Morte dignus est sacerdos à quo vox praedicationis nō auditur. Calvin Exod. 28▪ That priest is worthy to die from whom the voice of preaching is not heard. This is a harde saying, if peradventure he meane not by preaching a­ny publishing of the truth and so is the word taken in the 8. of Luke at the 39. verse,Luk. 8. 39. the man out of whom the divels were departed went into his owne house, [...]. and he went away prea­ching through the whole citty, how great things Iesus did for him: howsoever his meaning is, in this I am con­fident with Bernard, Bernard. Nobis tacere non licet quibus ex officio incumbit peccantes arguere. Silence is intollerable in vs, who by our office are bound to reproue offenders. If you affected multiplicity of language it were easie to paralell this text with many plaine places of scripture but I referre you to the 56. of Esay at the 10. verse,Esay 56. 10. and to the second of the Actes where the holy Ghost com­meth downe vpon the Apostles in the likenesse of fiery tongues,Act 2. Sic fere Gregquia omnes quos miserit & ardentes pariter & loquentes facit: because all that are sent of God vpon this message haue their mouthes opened and their tongues fi­red from heaven. And here by your patience we may taxe negligēce in some, who although they haue the tong [...]es of the learned yet they minister no word of comfort to the afflicted.1. Cor. 9. 13. They eate of the sacrifices but they minister not at the altar.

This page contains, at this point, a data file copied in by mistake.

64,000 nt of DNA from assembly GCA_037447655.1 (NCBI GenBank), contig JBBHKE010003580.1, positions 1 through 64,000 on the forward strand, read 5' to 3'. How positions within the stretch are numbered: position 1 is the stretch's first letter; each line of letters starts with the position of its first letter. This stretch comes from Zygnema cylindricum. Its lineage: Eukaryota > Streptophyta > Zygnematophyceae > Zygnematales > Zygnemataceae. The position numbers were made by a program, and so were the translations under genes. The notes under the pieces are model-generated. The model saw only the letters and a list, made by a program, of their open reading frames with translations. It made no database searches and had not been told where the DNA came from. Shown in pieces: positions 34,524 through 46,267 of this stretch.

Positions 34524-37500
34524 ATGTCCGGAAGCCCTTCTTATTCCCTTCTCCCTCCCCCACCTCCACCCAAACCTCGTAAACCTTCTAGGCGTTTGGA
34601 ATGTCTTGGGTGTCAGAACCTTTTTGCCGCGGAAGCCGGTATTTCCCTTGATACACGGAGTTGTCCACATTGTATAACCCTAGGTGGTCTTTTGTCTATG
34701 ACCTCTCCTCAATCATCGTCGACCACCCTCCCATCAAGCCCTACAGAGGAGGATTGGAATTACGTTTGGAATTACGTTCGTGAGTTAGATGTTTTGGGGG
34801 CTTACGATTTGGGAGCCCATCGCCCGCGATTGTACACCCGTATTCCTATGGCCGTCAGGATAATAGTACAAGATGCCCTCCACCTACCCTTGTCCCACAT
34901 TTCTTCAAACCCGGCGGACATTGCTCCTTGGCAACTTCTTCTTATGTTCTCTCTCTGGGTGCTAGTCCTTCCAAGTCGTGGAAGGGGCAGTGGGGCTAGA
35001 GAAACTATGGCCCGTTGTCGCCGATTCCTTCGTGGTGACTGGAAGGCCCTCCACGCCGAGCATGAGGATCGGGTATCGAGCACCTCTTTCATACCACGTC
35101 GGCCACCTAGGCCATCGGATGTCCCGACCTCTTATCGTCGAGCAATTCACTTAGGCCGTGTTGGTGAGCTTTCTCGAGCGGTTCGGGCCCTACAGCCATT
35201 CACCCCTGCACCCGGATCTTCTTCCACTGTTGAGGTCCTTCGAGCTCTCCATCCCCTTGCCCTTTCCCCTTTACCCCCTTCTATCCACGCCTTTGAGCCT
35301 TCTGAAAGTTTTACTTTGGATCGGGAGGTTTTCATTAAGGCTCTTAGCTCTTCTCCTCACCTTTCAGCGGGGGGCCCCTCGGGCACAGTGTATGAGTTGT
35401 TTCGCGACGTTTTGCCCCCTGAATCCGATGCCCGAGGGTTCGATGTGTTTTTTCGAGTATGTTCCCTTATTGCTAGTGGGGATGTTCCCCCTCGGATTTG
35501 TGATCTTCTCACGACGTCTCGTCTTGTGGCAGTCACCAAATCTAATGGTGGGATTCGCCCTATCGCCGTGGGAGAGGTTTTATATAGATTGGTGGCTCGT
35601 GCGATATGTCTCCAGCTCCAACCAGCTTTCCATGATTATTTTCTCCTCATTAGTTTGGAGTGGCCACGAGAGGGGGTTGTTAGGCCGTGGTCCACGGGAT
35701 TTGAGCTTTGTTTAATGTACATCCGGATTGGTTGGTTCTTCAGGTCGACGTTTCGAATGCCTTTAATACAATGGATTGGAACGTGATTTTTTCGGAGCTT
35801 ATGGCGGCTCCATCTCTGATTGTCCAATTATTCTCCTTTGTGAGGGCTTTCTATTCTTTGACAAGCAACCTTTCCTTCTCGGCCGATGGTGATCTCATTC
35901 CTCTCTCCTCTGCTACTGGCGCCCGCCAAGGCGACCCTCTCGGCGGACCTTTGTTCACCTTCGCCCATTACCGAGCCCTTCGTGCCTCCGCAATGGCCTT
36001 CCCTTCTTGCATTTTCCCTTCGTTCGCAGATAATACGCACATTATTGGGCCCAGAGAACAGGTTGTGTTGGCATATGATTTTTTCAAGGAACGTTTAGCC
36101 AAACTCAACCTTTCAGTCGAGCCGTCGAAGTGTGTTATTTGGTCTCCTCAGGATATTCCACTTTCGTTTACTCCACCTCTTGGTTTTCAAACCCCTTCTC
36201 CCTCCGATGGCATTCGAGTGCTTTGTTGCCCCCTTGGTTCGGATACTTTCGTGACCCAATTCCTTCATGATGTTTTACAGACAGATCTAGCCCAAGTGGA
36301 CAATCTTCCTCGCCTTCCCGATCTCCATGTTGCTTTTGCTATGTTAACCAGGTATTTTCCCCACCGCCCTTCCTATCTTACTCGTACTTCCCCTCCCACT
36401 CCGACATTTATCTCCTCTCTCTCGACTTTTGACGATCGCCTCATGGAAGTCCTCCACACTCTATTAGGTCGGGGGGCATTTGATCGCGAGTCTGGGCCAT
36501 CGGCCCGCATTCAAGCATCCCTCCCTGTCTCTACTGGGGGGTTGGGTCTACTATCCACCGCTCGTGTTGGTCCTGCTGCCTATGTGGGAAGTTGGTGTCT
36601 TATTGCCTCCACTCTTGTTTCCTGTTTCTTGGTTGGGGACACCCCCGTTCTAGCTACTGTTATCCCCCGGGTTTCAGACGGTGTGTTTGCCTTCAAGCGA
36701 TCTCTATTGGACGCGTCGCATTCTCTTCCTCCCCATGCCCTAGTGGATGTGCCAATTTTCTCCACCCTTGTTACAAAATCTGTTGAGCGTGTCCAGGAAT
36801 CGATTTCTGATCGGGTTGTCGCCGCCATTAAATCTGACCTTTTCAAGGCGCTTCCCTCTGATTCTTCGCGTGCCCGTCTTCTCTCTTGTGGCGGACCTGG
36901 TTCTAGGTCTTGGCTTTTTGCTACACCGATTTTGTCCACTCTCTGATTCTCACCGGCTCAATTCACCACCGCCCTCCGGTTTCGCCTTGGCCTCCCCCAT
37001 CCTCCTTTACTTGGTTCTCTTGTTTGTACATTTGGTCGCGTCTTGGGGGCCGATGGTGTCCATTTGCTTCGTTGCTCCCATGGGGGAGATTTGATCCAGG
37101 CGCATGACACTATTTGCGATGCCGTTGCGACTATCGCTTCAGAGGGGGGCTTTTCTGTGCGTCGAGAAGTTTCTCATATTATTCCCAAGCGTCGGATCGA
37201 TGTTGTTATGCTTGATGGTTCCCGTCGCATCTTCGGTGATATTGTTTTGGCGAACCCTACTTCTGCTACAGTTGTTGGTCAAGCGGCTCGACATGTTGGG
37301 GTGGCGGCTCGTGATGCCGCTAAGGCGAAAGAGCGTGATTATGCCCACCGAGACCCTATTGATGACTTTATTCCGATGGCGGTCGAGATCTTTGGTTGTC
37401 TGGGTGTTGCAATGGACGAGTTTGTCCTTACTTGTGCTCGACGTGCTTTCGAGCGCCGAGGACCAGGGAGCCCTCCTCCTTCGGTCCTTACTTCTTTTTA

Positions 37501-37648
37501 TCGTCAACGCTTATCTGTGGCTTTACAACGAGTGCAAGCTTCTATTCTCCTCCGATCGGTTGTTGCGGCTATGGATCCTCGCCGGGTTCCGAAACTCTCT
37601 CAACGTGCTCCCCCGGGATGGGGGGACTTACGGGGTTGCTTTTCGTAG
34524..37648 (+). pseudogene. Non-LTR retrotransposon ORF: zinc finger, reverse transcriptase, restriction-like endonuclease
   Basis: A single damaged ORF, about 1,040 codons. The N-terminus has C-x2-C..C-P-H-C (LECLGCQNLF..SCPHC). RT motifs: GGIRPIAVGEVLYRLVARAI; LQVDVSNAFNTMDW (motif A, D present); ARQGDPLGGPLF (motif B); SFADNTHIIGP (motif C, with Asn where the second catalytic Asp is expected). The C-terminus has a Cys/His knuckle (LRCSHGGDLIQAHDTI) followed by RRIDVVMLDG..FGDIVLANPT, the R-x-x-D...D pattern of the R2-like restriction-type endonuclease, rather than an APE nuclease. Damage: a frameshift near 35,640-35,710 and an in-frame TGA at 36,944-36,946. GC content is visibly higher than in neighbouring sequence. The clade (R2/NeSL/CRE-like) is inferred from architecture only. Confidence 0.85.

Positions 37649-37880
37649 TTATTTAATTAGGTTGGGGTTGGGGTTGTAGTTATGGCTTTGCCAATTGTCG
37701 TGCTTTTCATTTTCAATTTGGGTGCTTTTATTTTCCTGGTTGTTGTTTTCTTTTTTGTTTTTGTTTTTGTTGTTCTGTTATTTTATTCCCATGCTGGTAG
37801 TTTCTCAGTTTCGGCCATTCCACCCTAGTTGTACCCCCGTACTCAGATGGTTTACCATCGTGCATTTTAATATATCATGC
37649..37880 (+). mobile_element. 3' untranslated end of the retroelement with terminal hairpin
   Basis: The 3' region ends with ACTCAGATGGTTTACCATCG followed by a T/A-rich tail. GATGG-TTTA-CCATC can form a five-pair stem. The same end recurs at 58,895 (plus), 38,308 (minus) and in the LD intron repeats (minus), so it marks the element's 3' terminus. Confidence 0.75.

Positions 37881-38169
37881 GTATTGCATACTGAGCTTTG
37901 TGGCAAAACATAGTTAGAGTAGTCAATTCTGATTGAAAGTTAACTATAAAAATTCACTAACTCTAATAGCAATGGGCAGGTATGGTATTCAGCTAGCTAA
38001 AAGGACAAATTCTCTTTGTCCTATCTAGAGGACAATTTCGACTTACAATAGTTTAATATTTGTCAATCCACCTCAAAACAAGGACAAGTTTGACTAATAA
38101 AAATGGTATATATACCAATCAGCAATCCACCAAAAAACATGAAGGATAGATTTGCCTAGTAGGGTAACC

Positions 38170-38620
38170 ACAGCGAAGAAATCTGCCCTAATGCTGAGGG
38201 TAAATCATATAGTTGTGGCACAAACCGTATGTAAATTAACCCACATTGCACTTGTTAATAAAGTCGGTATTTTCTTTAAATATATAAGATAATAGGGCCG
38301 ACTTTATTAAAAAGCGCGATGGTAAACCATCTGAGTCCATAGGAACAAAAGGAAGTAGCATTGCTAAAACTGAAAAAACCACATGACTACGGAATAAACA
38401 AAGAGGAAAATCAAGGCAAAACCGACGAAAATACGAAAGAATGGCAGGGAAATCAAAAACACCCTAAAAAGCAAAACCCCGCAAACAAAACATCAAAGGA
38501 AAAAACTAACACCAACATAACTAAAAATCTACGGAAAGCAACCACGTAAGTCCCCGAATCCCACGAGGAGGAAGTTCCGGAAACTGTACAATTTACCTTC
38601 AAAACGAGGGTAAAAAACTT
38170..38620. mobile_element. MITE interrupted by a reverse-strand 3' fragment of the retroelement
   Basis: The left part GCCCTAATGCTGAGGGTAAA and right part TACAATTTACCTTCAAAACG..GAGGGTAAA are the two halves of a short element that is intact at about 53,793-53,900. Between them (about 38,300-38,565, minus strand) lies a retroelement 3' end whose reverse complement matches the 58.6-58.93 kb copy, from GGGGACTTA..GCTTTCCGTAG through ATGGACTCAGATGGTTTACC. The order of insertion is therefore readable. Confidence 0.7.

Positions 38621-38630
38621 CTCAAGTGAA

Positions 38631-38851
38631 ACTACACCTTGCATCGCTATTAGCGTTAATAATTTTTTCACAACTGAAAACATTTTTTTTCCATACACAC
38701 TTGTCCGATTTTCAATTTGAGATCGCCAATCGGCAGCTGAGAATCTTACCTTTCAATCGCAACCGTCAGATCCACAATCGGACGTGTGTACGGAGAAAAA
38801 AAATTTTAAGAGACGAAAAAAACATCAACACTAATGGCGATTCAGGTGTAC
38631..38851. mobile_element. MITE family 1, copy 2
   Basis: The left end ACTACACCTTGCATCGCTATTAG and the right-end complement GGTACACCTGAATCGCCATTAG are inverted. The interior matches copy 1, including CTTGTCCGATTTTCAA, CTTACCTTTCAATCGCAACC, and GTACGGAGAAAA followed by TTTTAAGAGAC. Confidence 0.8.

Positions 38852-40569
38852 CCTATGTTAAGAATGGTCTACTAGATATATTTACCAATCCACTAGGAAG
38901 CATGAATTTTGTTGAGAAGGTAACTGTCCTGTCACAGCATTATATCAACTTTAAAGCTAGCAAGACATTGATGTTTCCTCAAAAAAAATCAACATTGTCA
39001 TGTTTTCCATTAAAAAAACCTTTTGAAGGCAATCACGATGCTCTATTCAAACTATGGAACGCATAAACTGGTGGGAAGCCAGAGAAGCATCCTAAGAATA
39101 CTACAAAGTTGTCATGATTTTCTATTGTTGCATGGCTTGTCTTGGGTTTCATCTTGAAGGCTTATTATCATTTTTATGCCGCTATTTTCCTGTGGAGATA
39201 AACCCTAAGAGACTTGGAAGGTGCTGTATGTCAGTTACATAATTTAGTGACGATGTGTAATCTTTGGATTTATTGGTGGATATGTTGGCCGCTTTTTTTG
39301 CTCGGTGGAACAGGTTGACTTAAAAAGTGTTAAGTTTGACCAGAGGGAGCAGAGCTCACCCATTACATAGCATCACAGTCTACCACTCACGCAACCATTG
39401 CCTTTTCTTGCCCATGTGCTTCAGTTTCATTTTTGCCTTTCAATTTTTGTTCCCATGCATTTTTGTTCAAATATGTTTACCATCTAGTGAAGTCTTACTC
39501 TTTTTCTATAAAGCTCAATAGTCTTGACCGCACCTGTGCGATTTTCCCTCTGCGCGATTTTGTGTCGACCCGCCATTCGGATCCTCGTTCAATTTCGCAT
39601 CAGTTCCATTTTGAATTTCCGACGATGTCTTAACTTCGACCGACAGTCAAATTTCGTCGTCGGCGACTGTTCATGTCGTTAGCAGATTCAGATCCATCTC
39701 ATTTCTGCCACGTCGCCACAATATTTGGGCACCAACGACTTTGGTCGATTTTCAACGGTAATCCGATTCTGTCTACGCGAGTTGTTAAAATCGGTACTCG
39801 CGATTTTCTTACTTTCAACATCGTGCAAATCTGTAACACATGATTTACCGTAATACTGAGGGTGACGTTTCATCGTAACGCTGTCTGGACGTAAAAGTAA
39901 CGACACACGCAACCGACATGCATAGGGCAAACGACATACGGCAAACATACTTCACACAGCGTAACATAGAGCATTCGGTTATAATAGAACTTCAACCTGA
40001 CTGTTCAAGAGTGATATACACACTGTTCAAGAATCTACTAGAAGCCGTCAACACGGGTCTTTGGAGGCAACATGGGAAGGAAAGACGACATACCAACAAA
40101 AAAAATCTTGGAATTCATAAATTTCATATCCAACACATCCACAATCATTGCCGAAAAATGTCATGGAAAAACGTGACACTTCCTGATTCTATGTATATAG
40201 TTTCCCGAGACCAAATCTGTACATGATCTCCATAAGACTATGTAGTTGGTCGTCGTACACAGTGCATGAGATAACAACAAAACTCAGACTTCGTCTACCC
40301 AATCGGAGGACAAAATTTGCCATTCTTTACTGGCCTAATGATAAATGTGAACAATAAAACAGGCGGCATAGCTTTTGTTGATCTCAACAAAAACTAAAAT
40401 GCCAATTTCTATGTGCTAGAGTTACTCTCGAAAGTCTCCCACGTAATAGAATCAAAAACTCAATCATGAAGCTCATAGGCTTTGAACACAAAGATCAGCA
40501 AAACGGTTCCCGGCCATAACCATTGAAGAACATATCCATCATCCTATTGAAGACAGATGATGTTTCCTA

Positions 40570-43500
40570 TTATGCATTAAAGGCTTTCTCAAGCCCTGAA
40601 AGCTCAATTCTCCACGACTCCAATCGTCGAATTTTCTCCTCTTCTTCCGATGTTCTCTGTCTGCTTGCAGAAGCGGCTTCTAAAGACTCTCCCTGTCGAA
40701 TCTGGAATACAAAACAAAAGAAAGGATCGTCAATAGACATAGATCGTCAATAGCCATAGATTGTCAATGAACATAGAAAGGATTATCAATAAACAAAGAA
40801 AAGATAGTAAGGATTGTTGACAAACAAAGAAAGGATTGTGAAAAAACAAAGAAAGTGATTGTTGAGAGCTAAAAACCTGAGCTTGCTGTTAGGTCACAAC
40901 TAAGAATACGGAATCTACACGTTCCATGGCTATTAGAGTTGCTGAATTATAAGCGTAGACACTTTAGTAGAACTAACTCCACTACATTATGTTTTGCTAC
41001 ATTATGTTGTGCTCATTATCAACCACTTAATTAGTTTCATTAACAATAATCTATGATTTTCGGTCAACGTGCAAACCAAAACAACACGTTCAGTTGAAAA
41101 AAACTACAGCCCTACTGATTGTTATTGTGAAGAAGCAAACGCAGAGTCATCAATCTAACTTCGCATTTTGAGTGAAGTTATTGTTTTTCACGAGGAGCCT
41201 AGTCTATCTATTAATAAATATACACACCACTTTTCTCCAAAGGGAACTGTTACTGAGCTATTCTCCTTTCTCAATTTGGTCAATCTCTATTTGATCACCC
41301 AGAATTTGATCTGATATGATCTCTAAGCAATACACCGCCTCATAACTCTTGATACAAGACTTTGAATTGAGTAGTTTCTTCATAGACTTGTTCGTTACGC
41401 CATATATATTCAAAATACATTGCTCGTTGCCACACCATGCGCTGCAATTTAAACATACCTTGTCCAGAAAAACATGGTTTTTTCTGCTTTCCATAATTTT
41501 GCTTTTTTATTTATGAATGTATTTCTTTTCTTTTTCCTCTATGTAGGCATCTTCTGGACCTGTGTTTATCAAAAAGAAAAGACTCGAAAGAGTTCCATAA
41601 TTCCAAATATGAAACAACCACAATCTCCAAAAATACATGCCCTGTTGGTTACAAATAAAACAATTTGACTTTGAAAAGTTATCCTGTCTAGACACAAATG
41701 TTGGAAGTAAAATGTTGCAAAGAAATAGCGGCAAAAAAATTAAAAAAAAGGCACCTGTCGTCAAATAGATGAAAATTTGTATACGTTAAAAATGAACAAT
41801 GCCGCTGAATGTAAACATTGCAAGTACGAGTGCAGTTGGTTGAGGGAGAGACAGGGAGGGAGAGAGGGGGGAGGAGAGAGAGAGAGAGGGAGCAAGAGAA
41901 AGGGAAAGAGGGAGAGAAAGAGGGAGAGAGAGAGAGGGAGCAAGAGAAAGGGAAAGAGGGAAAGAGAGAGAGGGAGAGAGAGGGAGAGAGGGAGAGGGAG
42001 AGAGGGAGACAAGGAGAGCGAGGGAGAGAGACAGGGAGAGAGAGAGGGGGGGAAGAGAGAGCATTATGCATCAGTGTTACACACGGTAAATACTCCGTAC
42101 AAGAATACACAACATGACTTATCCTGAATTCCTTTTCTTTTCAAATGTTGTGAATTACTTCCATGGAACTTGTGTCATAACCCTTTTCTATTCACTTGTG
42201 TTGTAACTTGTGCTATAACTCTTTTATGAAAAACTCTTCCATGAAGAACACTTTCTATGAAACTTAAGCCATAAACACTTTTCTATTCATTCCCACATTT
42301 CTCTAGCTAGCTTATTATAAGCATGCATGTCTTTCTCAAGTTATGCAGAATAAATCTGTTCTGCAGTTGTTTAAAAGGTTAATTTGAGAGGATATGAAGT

Is not the pastor resembled in scripture to the Oxe, 1 Cor 9. 9. Rev. 4. [Page 6] which is a symboll of painefulnesse. For Theseus mar­ked his coine with the stampe of an Oxe, and in so do­ing (as Plutarch recordeth in the life of Theseus) hee provoked his cittizens to industrious diligence in their callings.Plut. in Thes. Origeni Ada­mantini cogno­men inditum pr [...]pter indefa­tigatam studii tolerantiam, Eras. Chil.

Are not the disciples compared to salt which mel­teth away by seasoning other things. And was not Iohn Baptist a burning candle because hee consumed himselfe by giving light to others.

Secondly this maketh way vnto a iust complaint against the ignorāce of others, the first sort want that fidelity, the second sort want that wisedome that is re­quired in a good steward, who is a faithful and a wise steward: si non fuerit fidelis fraudabit, si non fuerit pru­dens fraudabitur.

The first sort resēble the Estridges that haue wings but they fly not.Sernard: ad hoc de [...]ium dantur pennae vt cur­rentem adiuvēt caetero non sunt volucres nec à terra tolluntur Plin. nat hist. lib. 10. cap. 1. Plutarch.

The second sort resemble the lapwings that runne away with some part of the shell vpon their heads.

The virgin vestals vowed chastity for the space of 30. yeares, in the first 10. they learned their duties, in the second 10. they did that which they learned, in the last 10. they taught yong novices.

Our course is preposterous, we begin at the last: & here I accuse my selfe in the first place with Ambrose, Ambros. offic. [...]ib. 1. cap. 1. factum est ut prius docere inciperem quam discere: I began to teach others before I was taught my selfe. And this I may second with the wordes of the Spowse in the Canticles, at the 5. verse, the sonnes of my mother made me the keeper of the vines, but I kept not mine owne vine, [Page 7] or with the words of the mellifluous doctor vpon that place, ego huius loci occasione meipsum reprehendere soleo, Bernard. serm. 30. in Cant. quod animarum susceperim curam, qui non meam suffi­cerem custodire. I tooke vpon me the cure of soules, before I was sufficient to watch over mine owne.